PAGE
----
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The Importance of the Embodied Question Revisited

  • Boucekkine, Raouf

    (UNIVERSITE CATHOLIQUE DE LOUVAIN, Institut de Recherches Economiques et Sociales (IRES))

  • del Rio, Fernando

    (CEPREMAP, France)

  • Licandro, Omar

    (FEDEA, Spain)

In order to assess the importance of embodiment, we build up an endogenous growth model in which learning by doing is the engine of both embodied and disembodied technological progress. In sharp contrast to Phelps (1962), we show that a change in the composition of technical change affects the growth rate in the long run. We also provide an alternative explanation for the productivity slowdown: an increase in the fraction of embodied technical progress, through an improvement in the learning efficiency of the capital goods sector, permanently lowers the growth rate of technological progress, by increasing the obsolescence costs of investment. The productivity slowdown occurs together with a rise in the rate of decline of investment goods prices. Finally, we show that an increase in the embodied fraction of technical change reduces the gap between the optimal and the decentralized growth rates.

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Paper provided by Université catholique de Louvain, Institut de Recherches Economiques et Sociales (IRES) in its series Discussion Papers (IRES - Institut de Recherches Economiques et Sociales) with number 1999026.

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Length: 22
Date of creation: 01 Aug 1999
Date of revision:
Handle: RePEc:ctl:louvir:1999026
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  1. Jess Benhabib & Aldo Rustichini, 1990. "Vintage Capital, Investment and Growth," Discussion Papers 886, Northwestern University, Center for Mathematical Studies in Economics and Management Science.
  2. Baily, Martin Neil & Bartelsman, Eric J & Haltiwanger, John, 1996. " Downsizing and Productivity Growth: Myth or Reality?," Small Business Economics, Springer, vol. 8(4), pages 259-78, August.
  3. Jeremy Greenwood & Boyan Jovanovic, 1998. "Accounting for Growth," NBER Working Papers 6647, National Bureau of Economic Research, Inc.
    • Jeremy Greenwood & Boyan Jovanovic, 2001. "Accounting for Growth," NBER Chapters, in: New Developments in Productivity Analysis, pages 179-224 National Bureau of Economic Research, Inc.
  4. Parente Stephen L., 1994. "Technology Adoption, Learning-by-Doing, and Economic Growth," Journal of Economic Theory, Elsevier, vol. 63(2), pages 346-369, August.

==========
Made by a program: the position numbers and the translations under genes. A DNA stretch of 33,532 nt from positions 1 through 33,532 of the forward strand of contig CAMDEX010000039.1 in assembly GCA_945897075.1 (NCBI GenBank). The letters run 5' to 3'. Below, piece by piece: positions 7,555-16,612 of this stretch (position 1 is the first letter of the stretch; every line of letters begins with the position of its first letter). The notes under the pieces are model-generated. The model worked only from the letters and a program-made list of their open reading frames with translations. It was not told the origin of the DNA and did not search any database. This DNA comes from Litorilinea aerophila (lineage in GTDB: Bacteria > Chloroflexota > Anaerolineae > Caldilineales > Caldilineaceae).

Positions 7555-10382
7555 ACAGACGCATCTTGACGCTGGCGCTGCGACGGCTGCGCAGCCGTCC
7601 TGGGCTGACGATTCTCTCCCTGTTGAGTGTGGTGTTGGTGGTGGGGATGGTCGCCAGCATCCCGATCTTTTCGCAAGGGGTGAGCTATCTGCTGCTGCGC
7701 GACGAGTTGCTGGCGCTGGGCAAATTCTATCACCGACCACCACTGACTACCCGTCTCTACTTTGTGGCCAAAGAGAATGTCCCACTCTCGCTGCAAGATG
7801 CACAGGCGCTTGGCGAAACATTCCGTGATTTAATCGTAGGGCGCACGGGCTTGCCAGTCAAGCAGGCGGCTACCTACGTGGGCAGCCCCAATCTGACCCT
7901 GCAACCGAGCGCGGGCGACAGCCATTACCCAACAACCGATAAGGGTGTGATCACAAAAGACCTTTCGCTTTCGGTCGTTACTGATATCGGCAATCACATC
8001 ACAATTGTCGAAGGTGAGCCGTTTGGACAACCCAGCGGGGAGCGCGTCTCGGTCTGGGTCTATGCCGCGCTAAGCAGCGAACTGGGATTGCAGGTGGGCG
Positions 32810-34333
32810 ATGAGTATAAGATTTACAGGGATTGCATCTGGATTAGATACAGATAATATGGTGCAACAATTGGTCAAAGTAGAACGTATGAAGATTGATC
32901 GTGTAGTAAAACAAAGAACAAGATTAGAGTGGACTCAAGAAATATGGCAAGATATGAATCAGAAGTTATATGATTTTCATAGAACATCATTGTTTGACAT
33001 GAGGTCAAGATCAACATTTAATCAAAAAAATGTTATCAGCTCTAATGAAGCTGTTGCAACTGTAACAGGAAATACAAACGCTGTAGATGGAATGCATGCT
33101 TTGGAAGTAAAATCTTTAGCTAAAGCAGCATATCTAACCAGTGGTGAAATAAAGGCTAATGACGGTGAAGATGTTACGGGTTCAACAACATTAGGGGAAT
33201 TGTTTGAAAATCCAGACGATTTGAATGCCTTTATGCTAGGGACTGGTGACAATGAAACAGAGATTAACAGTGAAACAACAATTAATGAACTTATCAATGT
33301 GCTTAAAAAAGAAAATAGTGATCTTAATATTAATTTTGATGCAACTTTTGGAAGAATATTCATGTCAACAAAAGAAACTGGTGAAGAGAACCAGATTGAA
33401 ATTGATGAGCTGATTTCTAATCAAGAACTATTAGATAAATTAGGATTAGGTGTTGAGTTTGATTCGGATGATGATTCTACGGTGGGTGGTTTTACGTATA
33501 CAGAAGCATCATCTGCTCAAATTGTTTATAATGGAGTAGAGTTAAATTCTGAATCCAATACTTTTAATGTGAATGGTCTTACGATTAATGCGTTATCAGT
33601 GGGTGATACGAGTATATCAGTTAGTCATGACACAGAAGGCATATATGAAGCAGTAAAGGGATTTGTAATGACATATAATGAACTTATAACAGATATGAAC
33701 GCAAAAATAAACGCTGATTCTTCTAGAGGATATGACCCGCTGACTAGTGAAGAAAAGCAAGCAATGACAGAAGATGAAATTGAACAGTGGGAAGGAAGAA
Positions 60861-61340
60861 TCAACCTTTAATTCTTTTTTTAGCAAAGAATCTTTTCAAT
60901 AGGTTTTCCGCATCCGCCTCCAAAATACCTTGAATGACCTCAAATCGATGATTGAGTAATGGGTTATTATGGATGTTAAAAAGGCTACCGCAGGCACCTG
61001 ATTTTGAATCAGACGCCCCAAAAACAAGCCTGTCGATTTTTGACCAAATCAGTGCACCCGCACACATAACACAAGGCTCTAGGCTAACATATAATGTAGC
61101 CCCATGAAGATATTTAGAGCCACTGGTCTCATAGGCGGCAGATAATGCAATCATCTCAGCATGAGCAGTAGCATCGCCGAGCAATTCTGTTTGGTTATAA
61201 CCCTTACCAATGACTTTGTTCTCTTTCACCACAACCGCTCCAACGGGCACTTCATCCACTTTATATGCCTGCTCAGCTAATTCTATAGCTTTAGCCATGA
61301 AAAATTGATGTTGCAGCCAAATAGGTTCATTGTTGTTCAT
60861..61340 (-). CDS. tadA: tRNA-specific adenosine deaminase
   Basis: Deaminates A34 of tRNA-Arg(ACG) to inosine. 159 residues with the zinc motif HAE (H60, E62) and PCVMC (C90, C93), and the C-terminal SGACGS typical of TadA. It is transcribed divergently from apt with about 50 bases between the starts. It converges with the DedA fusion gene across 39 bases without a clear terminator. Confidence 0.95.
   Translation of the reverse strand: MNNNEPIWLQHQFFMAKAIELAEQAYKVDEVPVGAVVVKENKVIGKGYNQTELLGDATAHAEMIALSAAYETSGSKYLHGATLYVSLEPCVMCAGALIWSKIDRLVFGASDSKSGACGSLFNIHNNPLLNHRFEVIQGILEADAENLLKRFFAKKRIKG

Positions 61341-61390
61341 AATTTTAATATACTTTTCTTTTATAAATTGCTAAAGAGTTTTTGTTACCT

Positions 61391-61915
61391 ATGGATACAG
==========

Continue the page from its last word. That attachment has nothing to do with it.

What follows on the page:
5. Greenwood, Jeremy & Hercowitz, Zvi & Krusell, Per, 1997. "Long-Run Implications of Investment-Specific Technological Change," American Economic Review, American Economic Association, vol. 87(3), pages 342-62, June.
  6. Hercowitz, Zvi, 1998. "The 'embodiment' controversy: A review essay," Journal of Monetary Economics, Elsevier, vol. 41(1), pages 217-224, February.
  7. Boucekkine, Raouf, et al, 1998. " Creative Destruction, Investment Volatility, and the Average Age of Capital," Journal of Economic Growth, Springer, vol. 3(4), pages 361-84, December.
  8. Greenwood, J. & Hercowitz, Z. & Krusell, P., 1998. "The Role of Investment-Specific Technological Change in the Business Cycle," RCER Working Papers 449, University of Rochester - Center for Economic Research (RCER).
  9. Boucekkine, Raouf & del Rio, Fernando & Licandro, Omar, 1999. "Endogenous vs Exogenously Driven Fluctuations in Vintage Capital Models," Journal of Economic Theory, Elsevier, vol. 88(1), pages 161-187, September.
  10. Boucekkine, Raouf & Germain, Marc & Licandro, Omar, 1997. "Replacement Echoes in the Vintage Capital Growth Model," Journal of Economic Theory, Elsevier, vol. 74(2), pages 333-348, June.
  11. Romer, Paul M, 1986. "Increasing Returns and Long-run Growth," Journal of Political Economy, University of Chicago Press, vol. 94(5), pages 1002-37, October.
  12. Martin Neil Baily, 1981. "Productivity and the Services of Capital and Labor," Brookings Papers on Economic Activity, Economic Studies Program, The Brookings Institution, vol. 12(1), pages 1-66.
  13. Andreas Hornstein & Per Krusell, 1996. "Can Technology Improvements Cause Productivity Slowdowns?," NBER Chapters, in: NBER Macroeconomics Annual 1996, Volume 11, pages 209-276 National Bureau of Economic Research, Inc.
  14. Martin Neil Baily & Robert J. Gordon, 1988. "The Productivity Slowdown, Measurement Issues, and the Explosion of Computer Power," Brookings Papers on Economic Activity, Economic Studies Program, The Brookings Institution, vol. 19(2), pages 347-432.
  15. Krusell, Per, 1998. " Investment-Specific R&D and the Decline in the Relative Price of Capital," Journal of Economic Growth, Springer, vol. 3(2), pages 131-41, June.
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